Letters to the Editor for April 4, 2014

By Union Democrat staff April 04, 2014 03:00 pm

In support of
Mike Dambacher

To the Editor:

Vote Mike Dambacher for Tuolumne County Assessor-Recorder.

As Tuolumne County Assessor-Recorder for 28 years (1979-2007) I feel it is my responsibility to let the voters know which candidate will get my vote. I hired Mike Dambacher as an appraiser in 1989 because he was the most qualified applicant and I believe he is the most qualified of all the candidates for assessor-recorder. His credentials speak for themselves and I can vouch for his honesty and integrity.

The county’s assessor-recorder salary is over $100,000 per year. Mike Dambacher is the candidate for assessor-recorder who has what it takes to earn his pay from day one. Mike is the only candidate who is a state licensed general appraiser which is far in excess of the minimum legal requirement. Mike has a bachelor of science degrees in business administration from Fresno State. Mike is the only candidate who has over 20 years private appraisal experience plus nearly five years as a senior appraiser in the assessor-recorder’s office. Mike has successfully operated his own appraisal business for the past 18 years.

Just as important is the job of county recorder. The recorder is custodian of public property records, such as deeds, and vital records like births, deaths and marriages. In addition the county archives are part of the recorder’s duties. The Carlo M. De Ferrari Archive is the repository of Tuolumne County’s written history since 1850. I believe that Mike Dambacher’s pioneer heritage and knowledge of county history make him uniquely qualified to administer the archives and all the duties of county recorder. 

Please join me in hiring the best qualified candidate for assessor-recorder by electing Mike Dambacher to serve the people of Tuolumne County. Vote Mike Dambacher, assessor-recorder. I like Mike.

David W. Wynne

Columbia

Buckley, CSERC
do not ‘obstruct’

To the Editor:

I am dismayed by the letter by James Mosson, M.D., and by others calling John Buckley an “obstructionist.” Aside from being inappropriate in civil discourse, this name-calling is a misdiagnosis. John is a father, a husband, a citizen and an engaged civil activist. While most of us are content with armchair prognostication, John is tirelessly going to meetings, reading and commenting on documents and plans that pertain to the condition of our local environment.

CSERC does not obstruct, but constructively engages in  the civic process of planning and development. In our country, with our government “of the people, by the people, and for the people,” John is a model citizen, thanklessly going to hundreds of meetings, and commenting on every project he can, that would adversely affect our environment. Insisting that our environmental laws are obeyed is not “obstructionist,” it exemplifies what our American flag represents. Our republic is founded on the democratic principle of openness and public participation. It is the rule of law that protects all of our citizens from this kind of arbitrary and corrupt decision making that afflicts so many repressive countries in today’s world. The right of citizens to sue in court to enforce laws, is one of the last bastions of the power of the people.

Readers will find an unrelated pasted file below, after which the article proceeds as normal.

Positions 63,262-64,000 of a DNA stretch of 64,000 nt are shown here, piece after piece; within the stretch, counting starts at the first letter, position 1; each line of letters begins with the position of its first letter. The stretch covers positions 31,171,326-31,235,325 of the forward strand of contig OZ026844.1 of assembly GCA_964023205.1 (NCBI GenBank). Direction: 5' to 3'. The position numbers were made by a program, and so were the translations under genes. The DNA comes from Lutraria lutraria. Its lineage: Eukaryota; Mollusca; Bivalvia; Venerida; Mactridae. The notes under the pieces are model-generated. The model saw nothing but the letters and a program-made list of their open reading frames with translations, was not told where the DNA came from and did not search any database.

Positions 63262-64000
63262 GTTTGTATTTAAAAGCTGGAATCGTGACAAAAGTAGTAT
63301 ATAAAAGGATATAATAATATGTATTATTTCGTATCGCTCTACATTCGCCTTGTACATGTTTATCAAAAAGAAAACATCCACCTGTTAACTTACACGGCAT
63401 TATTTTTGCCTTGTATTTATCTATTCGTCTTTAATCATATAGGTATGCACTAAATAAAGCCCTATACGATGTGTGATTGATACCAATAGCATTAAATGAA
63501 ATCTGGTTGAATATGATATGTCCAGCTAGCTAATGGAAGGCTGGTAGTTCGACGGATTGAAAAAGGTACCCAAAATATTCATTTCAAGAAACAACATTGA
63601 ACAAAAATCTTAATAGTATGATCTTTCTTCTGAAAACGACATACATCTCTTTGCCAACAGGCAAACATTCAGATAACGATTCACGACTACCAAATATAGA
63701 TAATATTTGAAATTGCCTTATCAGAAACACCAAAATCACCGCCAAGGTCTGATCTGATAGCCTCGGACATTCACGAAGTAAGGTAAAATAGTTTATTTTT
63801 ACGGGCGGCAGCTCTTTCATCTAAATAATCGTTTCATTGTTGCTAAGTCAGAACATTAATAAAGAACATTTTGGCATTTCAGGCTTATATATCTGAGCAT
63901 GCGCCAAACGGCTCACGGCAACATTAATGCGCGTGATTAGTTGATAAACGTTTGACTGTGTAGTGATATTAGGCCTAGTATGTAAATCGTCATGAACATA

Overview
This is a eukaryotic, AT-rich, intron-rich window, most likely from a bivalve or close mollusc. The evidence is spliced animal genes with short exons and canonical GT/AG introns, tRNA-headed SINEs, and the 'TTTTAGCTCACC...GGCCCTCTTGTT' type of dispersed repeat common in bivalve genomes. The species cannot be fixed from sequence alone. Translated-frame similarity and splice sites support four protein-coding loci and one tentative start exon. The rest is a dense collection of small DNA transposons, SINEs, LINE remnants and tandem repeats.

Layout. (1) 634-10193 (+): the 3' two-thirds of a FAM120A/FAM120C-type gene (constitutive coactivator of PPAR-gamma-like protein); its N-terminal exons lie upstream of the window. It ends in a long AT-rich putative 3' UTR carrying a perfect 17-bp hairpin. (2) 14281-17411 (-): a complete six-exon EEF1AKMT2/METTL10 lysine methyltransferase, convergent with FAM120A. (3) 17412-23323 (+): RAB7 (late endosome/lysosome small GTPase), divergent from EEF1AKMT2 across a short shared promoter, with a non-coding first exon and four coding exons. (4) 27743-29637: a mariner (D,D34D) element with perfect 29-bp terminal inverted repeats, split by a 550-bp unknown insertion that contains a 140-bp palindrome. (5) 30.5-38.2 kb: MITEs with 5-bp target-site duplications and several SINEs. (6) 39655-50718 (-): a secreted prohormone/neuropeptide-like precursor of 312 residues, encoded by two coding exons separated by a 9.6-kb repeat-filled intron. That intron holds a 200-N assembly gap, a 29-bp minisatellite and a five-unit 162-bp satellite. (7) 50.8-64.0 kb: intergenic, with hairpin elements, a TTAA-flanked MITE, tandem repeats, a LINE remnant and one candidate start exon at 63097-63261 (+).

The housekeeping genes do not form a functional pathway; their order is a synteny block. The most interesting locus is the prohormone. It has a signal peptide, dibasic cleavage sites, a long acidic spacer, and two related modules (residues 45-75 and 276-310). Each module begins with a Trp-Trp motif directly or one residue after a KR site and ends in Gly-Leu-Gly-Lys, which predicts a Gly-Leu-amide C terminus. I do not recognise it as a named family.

While some would agree the implementation of rules and regulations is often annoying, burdensome and costly, the lack of regulation can be chaotic, corrupt, hazardous and costly. Let’s face it folks, it is a crowded world, and we can’t always have our way.

Regulations are the price we pay to protect the rights of all citizens. But we do have the right to engage in the decision making process, go to open meetings, speak out and organize. But just because you don’t like the message of another, don’t blame the messenger: Be civil.

 

Clay Knopf

Twain Harte

Schools need more vocational programs

To the Editor:

This morning (March 30) I listened to the radio. The subject matter pertained to vocational classes and programs offered to prisoners at Sierra Conservation Center with the goal of giving inmates marketable skills upon their release. Classes include construction, electronics, plumbing, auto repair and other necessary services we all need and use, I agree with this concept to qualified inmates, but would also like to see a proactive approach instead of a reactive solution. 

Shouldn’t our public schools reinstate all those vocational programs that have been eliminated from the curriculum so that young high school graduates have a skill to offer and perhaps getting that job to keep them from choosing the wrong path? Not every student is college bound and hands-on skills are an absolute necessity to keep this county, the state and the nation running.

Terri Arington

Columbia

Questioning sense in evolution

To the Editor:

In response to Robert Dorroh’s letter, I think atheistic evolution makes good, rational, scientific sense. Does any rational thinking person agree with this?

Atheistic evolution: The belief that there was once absolutely nothing. And nothing happened to nothing until the nothing magically exploded for no reason, creating everything and everywhere. Then a bunch of the exploded everything magically rearranged itself for no reason whatsoever into self-replicating bits that turned into dinosaurs.

“The fool has said in his heart, ‘There is no God.’ ” Psalm 14:1

Ritchie Christianson

Columbia